Imagine your virtual social life without abbreviations like ‘lol’ and ‘lmao’, seemingly incomprehensible slang like ‘mood’, and an endless variety of emojis. Boring, isn’t it?

Entertainment is a very important aspect of our lives. Earlier in India, comedy wasn’t as evolved as it was in western countries. Charlie Chaplin served as the inspiration for most comedians. And how can we forget legends like Mehmood, Asrani, Rajendra Nath, Johnny Walker, Keshto Mukherjee, and Kishore Kumar, who brought comedy to the screens of Indian cinema? Shows such as “Sarabhai V/S Sarabhai”, which prevailed before the era of stand-up comedy, still rule our televisions consist of sarcastic and self-deprecating comedy.

Next, came the advent of TV shows such as “The Kapil Sharma Show” (which all uncles watch  ) and “The Great Indian Laughter Challenge”, now followed by “Comicstaan” on Prime Video. While late-night Hindi comedy-cum-talk shows like Kapil Sharma introduced new dimensions to stand-up comedy, Comicstaan, Son of Abish, and the recent One-Mic-Stand cater to the comedic sensibilities of the modern Indian youth, straddling both Indian and Western cultural references with equal ease.

Nishant Suri, Biswa Kalyan Rath, Raunaq Rajani, Samay Raina, Aakash Gupta, Kenny Sebastian, Russell Peters, and Zakir Khan, to name a few, are popular stand-up comics. With their content supported by streaming networks like Netflix and Amazon Prime Video, and circulated en masse through short clips on YouTube and other digital media, comics can now entertain audiences around the world and expand their horizons.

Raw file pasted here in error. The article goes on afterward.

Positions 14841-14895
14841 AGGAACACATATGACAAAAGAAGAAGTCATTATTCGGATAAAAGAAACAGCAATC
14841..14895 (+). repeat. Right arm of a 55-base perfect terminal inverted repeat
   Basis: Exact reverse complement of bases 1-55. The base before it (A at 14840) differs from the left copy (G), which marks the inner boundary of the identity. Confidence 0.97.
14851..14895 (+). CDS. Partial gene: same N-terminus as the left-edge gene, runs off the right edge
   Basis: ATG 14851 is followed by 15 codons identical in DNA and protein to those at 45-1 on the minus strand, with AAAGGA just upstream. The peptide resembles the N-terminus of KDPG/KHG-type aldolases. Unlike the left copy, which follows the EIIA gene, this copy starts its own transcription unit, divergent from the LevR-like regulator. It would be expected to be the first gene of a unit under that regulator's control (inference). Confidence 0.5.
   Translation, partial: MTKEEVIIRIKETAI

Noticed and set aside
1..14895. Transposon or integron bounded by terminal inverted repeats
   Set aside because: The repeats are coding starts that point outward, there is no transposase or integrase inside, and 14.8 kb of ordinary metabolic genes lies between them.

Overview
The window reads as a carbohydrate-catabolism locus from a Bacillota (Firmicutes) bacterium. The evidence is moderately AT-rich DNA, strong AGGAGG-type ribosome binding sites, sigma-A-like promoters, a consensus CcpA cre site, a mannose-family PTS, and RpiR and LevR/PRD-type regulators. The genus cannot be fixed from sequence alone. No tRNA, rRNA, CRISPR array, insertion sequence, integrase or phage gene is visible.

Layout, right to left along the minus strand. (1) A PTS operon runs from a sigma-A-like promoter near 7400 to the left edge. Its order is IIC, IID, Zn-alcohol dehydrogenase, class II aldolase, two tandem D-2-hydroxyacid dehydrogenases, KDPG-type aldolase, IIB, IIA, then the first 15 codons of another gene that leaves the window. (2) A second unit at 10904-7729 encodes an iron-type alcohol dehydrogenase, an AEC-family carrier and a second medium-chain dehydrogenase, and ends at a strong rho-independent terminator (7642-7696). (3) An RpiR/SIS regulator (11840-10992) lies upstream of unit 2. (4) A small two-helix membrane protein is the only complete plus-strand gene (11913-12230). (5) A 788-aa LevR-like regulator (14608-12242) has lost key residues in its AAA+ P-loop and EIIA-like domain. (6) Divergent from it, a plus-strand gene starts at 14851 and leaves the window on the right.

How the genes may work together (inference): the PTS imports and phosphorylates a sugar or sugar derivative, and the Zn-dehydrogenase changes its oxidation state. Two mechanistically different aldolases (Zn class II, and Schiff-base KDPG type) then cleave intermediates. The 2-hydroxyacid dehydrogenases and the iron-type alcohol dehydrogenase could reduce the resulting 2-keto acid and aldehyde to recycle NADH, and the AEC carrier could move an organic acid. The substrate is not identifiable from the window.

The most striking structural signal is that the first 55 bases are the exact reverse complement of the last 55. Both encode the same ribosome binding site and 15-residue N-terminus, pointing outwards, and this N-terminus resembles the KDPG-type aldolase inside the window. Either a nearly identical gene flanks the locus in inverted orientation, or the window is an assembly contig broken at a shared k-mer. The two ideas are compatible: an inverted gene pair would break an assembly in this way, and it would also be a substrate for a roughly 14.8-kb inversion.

There are various types of comedy, with observational comedy being my favorite. It tells us about everyday mundane events that we never really pay any heed towards. This is followed by topical comedy, which tells us about the recent issues around us which we can relate to and learn from. Sketch comedy, too, is very interesting and relaxing, as we can sit back and watch a comic scene unfold with relatable and absurd characters.

But most of us don’t go around watching shows and movies daily. On a day-to-day basis, we simply scroll through our Instagram feed––liking and saving relatable, witty or nonsensical memes has become an integral part of our daily routine. Our partner’s cheesy messages do not bring that knowing smile that these memes manage to get every time.

Social media has made dog, cat and baby videos a trend––making the entire world like such uncanny posts, which can be varying degrees of unbelievable, hilarious and lame. Maybe this is where some people’s sense of humour lies.

In this world full insecurity, loneliness and depression, comedy cheers us up, makes us laugh. Comedians don’t mind being the butt of the joke themselves, just to elicit a laugh from us. After all, laughter is the best medicine!

What does this field hold for us now? Is it going to be more of memes? [Who knew memes were going to be a thing!?] Or reviving iconic shows like Sarabhai V/S Sarabhai? Or is it going to be a season of lame jokes?

Hang in there to know more––just don’t end up dying!

(Okay, that pun was a massive fail and has prematurely ended the stand-up career I never had.)


– Vaasvi Sethia, Arya Vidya Mandir, Bandra

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